China has vast ambitions but needs Russians to turn them into reality
China and Russia are discussing joint cooperation in outer-space exploration, including missions to the Moon and even Mars , according to a statement by Russian Deputy Prime Minister Dmitry Rogozin on Wednesday.
“Yesterday, we (Rogozin and Vice-Premier of China’s State Council Wang Yang) worked for three and a half hours, discussing cooperation in the nuclear sphere and cooperation in the issues of interaction between our space agencies where there are such large projects as the deliveries of rocket engines, and cooperation in navigation systems,” the Russian vice-premier said.
He made his remarks during a talk with the heads of Russian regions and Chinese provinces and the managers of companies from both countries. The expo is an annual industrial exhibition held since 2014 within the framework of the Harbin Trade Fair.
“We’re developing an understanding for the rocket and space industry for possible interaction in such profound and technologically complex projects as the future exploration of the Moon, Mars and piloted cosmonautics,” he said.
Rogozin added that both countries have the potential to implement such impressive projects as trust exists both at the political level and at the level of specialists solving these issues.
Rogozin’s statement’s come less than a month after Russian President Vladimir Putin’s visit to Beijing. During that meeting the two sides inked a pact setting out the legal framework for protecting their rights to sensitive space technologies in joint projects like launch vehicles and rocket engines.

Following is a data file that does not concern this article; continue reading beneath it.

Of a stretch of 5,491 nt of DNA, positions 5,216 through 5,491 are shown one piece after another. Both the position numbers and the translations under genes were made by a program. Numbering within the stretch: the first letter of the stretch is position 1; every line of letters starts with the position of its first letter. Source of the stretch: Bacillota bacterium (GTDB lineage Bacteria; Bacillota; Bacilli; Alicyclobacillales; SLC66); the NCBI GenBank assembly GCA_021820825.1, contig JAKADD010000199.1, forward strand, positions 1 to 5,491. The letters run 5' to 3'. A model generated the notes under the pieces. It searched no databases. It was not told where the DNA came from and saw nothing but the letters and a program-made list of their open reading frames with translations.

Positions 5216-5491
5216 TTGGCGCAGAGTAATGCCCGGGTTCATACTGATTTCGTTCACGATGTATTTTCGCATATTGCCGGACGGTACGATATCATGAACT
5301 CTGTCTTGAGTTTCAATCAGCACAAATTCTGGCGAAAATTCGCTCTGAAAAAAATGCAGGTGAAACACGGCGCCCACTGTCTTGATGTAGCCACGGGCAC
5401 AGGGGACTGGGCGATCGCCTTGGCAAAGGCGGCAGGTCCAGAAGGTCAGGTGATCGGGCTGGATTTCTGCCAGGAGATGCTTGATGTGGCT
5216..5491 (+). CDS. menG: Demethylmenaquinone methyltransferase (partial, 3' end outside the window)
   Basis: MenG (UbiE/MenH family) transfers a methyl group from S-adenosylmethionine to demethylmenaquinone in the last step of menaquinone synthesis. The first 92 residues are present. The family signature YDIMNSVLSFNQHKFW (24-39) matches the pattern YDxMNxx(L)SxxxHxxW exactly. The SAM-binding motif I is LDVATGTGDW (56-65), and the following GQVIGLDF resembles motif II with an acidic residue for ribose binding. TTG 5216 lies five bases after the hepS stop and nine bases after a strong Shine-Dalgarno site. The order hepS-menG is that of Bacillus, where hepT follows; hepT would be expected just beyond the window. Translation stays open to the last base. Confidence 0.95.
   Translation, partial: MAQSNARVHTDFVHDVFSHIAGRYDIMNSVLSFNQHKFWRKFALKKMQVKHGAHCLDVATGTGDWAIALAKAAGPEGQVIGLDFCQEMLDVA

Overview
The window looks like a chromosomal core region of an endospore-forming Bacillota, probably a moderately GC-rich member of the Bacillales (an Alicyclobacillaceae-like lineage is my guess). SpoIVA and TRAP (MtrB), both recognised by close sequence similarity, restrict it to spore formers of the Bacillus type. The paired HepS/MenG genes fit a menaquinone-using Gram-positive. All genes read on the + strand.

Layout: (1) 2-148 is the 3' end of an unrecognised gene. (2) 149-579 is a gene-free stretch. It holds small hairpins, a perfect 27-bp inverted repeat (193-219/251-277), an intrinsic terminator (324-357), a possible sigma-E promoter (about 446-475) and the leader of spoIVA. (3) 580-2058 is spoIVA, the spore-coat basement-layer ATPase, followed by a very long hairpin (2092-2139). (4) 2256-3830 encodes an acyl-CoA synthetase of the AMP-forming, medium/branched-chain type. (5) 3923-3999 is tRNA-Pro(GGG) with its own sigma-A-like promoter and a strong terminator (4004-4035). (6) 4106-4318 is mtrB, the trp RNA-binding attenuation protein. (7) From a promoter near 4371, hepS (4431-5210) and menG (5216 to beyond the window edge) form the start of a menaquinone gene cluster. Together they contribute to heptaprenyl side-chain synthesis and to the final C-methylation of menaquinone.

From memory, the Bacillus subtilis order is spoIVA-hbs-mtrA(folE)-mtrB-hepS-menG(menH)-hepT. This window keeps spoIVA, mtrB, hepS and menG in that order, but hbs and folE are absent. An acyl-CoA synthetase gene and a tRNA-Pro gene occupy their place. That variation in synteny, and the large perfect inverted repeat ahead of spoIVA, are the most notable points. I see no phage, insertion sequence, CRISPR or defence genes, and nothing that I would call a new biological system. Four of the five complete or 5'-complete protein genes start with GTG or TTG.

China’s lunar program needs Russia
Rogozin said on July 6 that China might buy rocket engines for its space program from Russia, adding that China was interested “in a number of services and products, which will be very important for the development of the Chinese space program, in particular, for its lunar program.” He said that China’s lunar program is practically impossible without “certain supplies of equipment from Russia.”
Russia’s Ambassador to China, Andrey Denisov, said the two sides have been discussing the prospects of cooperation with space stations and making long-distance space flights. He added that “this cooperation is of purely peaceful, civilian nature and will finally benefit the entire humankind rather than only the participating states.”
China, for its part, has already ramped-up its pace program, conducting 19 successful space flights last year, with 20 planned for 2016. It also plans to launch to launch its Tiangong 2 space laboratory and a manned spacecraft Shenzhou 11, among other military and commercial orbital missions.
Earlier this month, according to state-run Xinhua news agency, China shipped the Tiangong 2 to the Jiuquan Satellite Launch Center in the Gobi desert, where it will be launched into space in mid-September. The module was transported by rail from Beijing.
The Tiangong 1 was launched in 2011 and hosted two crews of taikonauts (Chinese astronauts) in 2012 and 2013. China releases less information about its space activities than other nations, while plans for Tiangong 1 remain unclear.